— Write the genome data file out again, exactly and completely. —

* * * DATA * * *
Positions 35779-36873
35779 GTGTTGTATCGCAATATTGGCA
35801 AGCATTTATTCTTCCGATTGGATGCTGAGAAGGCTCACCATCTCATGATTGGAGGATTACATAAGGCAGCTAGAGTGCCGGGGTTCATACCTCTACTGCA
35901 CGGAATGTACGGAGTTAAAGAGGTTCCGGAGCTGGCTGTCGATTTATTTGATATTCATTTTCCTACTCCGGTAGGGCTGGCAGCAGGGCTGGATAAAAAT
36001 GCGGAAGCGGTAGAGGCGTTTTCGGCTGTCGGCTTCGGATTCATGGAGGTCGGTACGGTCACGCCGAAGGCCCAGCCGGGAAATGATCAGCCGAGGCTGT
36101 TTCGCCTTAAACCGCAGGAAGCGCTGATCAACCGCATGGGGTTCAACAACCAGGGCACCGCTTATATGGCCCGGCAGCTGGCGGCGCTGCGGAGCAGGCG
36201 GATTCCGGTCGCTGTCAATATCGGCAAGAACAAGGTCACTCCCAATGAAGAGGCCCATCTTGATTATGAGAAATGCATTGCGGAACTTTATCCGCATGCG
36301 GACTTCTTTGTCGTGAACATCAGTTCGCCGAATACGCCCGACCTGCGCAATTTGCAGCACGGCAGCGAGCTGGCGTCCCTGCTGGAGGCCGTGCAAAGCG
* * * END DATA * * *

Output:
Positions 35779-36873
35779 GTGTTGTATCGCAATATTGGCA
35801 AGCATTTATTCTTCCGATTGGATGCTGAGAAGGCTCACCATCTCATGATTGGAGGATTACATAAGGCAGCTAGAGTGCCGGGGTTCATACCTCTACTGCA
35901 CGGAATGTACGGAGTTAAAGAGGTTCCGGAGCTGGCTGTCGATTTATTTGATATTCATTTTCCTACTCCGGTAGGGCTGGCAGCAGGGCTGGATAAAAAT
36001 GCGGAAGCGGTAGAGGCGTTTTCGGCTGTCGGCTTCGGATTCATGGAGGTCGGTACGGTCACGCCGAAGGCCCAGCCGGGAAATGATCAGCCGAGGCTGT
36101 TTCGCCTTAAACCGCAGGAAGCGCTGATCAACCGCATGGGGTTCAACAACCAGGGCACCGCTTATATGGCCCGGCAGCTGGCGGCGCTGCGGAGCAGGCG
36201 GATTCCGGTCGCTGTCAATATCGGCAAGAACAAGGTCACTCCCAATGAAGAGGCCCATCTTGATTATGAGAAATGCATTGCGGAACTTTATCCGCATGCG
36301 GACTTCTTTGTCGTGAACATCAGTTCGCCGAATACGCCCGACCTGCGCAATTTGCAGCACGGCAGCGAGCTGGCGTCCCTGCTGGAGGCCGTGCAAAGCG